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February 29, 2024

Swiss Federal Tax Authorities release practical Q&A guidance on applying transfer pricing rules

  • The Q&A guidance provides helpful examples and welcome clarification on several long-unaddressed transfer pricing topics, including what types of costs are part of the costs basis for intercompany recharges.
  • The Q&A guidance can be viewed as a further confirmation of Swiss tax authorities' efforts to harmonize the application of OECD-based Transfer Pricing Rules in Switzerland.
  • This Tax Alert provides a summary of the key points discussed.

On 23 February 2024, the Swiss Federal Tax Authorities (SFTA) released comprehensive guidance in question and answer (Q&A) format on the practical application of transfer pricing rules in Switzerland. The guidance is meant to clarify the application of arm's-length principal and methodologies for assessing arm's-length nature of intercompany transactions between affiliates.

The SFTA's Q&A guidance offers helpful insights and analysis concerning the application of transfer pricing principles in Switzerland, further reinforcing the application of the Organisation for Economic Co-operation and Development (OECD) Transfer Pricing Guidelines for Multinational Enterprises and Tax Administrations (OECD Guidelines) and providing examples of application of specific methods, comparability analysis and the treatment of financial transactions and adjustments within the context of Swiss tax law. This guidance is intended to clarify selected issues and assist companies in complying with transfer pricing regulations, emphasizing the importance of adhering to the arm's-length principle to ensure fair taxation of cross-border intra-group transactions.

A summary of the key points addressed follows.

Comparability analysis

For the cost-plus method, the comparability of the cost base and profit margin with market transactions is crucial. This requires a thorough analysis of the functions, risks, and other relevant factors of the transactions being compared. In practice, the cost-plus method is mostly applied on a net basis (i.e., technically the transactional net margin method is used).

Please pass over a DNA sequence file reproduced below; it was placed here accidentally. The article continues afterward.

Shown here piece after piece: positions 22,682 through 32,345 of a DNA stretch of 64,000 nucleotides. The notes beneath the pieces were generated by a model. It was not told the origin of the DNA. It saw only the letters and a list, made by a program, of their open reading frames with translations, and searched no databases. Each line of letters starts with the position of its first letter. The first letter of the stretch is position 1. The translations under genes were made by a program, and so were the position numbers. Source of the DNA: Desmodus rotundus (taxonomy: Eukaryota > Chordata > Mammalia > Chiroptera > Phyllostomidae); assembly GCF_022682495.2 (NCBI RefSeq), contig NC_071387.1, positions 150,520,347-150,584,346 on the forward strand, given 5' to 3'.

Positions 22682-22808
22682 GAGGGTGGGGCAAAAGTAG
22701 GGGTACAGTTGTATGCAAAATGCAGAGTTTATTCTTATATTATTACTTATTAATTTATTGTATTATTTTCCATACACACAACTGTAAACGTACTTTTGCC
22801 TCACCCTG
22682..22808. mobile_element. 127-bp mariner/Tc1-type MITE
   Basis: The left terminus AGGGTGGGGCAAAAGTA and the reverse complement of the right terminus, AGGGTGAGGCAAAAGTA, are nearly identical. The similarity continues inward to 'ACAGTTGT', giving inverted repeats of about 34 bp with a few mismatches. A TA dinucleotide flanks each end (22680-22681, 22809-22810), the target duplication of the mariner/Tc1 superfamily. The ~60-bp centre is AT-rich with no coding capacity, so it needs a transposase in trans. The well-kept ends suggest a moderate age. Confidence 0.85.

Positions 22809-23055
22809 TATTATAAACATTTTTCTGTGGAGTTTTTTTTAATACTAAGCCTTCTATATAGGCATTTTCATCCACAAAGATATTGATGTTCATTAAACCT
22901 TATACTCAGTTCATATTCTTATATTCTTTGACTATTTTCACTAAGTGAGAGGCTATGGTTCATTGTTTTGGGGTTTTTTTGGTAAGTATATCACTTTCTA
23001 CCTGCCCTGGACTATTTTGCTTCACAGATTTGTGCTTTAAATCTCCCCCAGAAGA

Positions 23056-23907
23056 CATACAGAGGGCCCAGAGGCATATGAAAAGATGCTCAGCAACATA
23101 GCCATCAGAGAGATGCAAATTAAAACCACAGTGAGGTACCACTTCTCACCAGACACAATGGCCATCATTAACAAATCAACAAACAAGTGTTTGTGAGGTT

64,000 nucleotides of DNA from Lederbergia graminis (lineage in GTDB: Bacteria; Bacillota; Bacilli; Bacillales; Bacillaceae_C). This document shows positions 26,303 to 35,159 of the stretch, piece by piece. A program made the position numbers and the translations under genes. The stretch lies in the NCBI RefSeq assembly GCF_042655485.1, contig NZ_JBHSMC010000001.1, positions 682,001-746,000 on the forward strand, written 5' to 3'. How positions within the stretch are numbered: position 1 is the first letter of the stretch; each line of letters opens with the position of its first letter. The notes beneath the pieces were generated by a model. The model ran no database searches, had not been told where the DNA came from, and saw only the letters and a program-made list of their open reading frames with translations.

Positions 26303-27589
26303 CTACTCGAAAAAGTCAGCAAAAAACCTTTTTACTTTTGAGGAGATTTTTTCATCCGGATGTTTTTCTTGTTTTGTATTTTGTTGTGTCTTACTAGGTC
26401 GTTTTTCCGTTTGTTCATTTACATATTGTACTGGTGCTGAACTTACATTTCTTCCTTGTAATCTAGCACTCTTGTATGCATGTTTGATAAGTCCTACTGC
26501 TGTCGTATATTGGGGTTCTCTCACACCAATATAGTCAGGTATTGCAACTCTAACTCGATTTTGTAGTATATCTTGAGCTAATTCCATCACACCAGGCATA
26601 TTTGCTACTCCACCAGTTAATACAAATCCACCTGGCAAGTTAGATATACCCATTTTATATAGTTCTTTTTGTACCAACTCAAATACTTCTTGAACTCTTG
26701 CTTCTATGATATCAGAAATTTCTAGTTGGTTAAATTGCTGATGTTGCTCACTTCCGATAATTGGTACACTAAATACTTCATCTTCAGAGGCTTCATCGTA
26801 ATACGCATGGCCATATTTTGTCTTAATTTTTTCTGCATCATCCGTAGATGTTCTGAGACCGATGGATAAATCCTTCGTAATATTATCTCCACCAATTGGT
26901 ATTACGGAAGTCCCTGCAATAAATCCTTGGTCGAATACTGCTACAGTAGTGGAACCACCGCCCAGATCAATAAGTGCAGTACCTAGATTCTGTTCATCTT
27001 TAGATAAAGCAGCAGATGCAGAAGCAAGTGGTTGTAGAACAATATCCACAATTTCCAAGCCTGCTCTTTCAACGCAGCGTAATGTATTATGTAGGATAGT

Operating vs. non-operating costs for inclusion in the cost basis

The OECD Guidelines distinguish between operating costs that contribute to a company's value creation activities and should be included in the cost base, and non-operating costs, like taxes and financing costs, which should not be included in the cost basis. This is an important clarification, given inconsistent interpretation observed in specific cases during tax audits, especially at cantonal level.

Treatment of passthrough costs

Passthrough costs related to third-party services should be excluded from the cost base for calculating the cost margin under the cost-plus method. However, according to the OECD Guidelines, to ensure a like-to-like comparison, a comparability analysis must assess whether passthrough costs are included or excluded in the profit indicator of comparable companies.

Simplified approach for assessing arm's-length return for the low-value-added services

A simplified approach of applying a 5% markup is allowed for low-value-added services and is aimed at reducing administrative burden. These services must meet specific criteria to qualify as low-value-added, including being part of a support function or the core business of the group, not involving significant risks and not entailing the use of unique and valuable intangible assets.

Withholding tax on adjustments

The guidance discusses the withholding tax implications of primary, corresponding, and secondary transfer pricing adjustments including the treatment of repatriation payments following a primary adjustment by a foreign tax authority.

Intra-group loans and financial transactions

The guidance also addresses practical considerations concerning intra-group loans, including expectations for transfer pricing analysis on ratings, intra-group interest rates and specific application-related topics, such as treatment and acceptance of prepayment clauses.

Impact of the Altera v. Commissioner decision

The guidance also touches on the tax consequences for Swiss taxpayers of the United States Tax Court's decision in Altera v. Commissioner,1 particularly concerning cost-sharing arrangements (CSAs) and the inclusion of stock-based compensation in the cost base and implications from Swiss standpoint.

While SFTA acknowledges the concept of CSAs, the Q&A guidance stresses the importance of performing case-by-case assessment to understand specific circumstances of each case.

Learn more

To access the original guidance in French and German, please visit: Prix de transfert | AFC (

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1 In July 2015, the US Tax Court held in Altera v. Commissioner that the 2003 regulation requiring participants in CSAs to share SBC costs was invalid. In June 2019, the US Court of Appeals for the Ninth Circuit reversed the Tax Court and upheld the 2003 regulation requiring controlled participants to include the cost of SBC in a CSA. In June 2020, the US Supreme Court denied Altera's petition for a writ of certiorari, leaving the Ninth Circuit's decision in place.

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Contact Information

For additional information concerning this Alert, please contact:

Ernst & Young S.A. Geneva

Ernst & Young S.A. Zurich

Published by NTD’s Tax Technical Knowledge Services group; Carolyn Wright, legal editor

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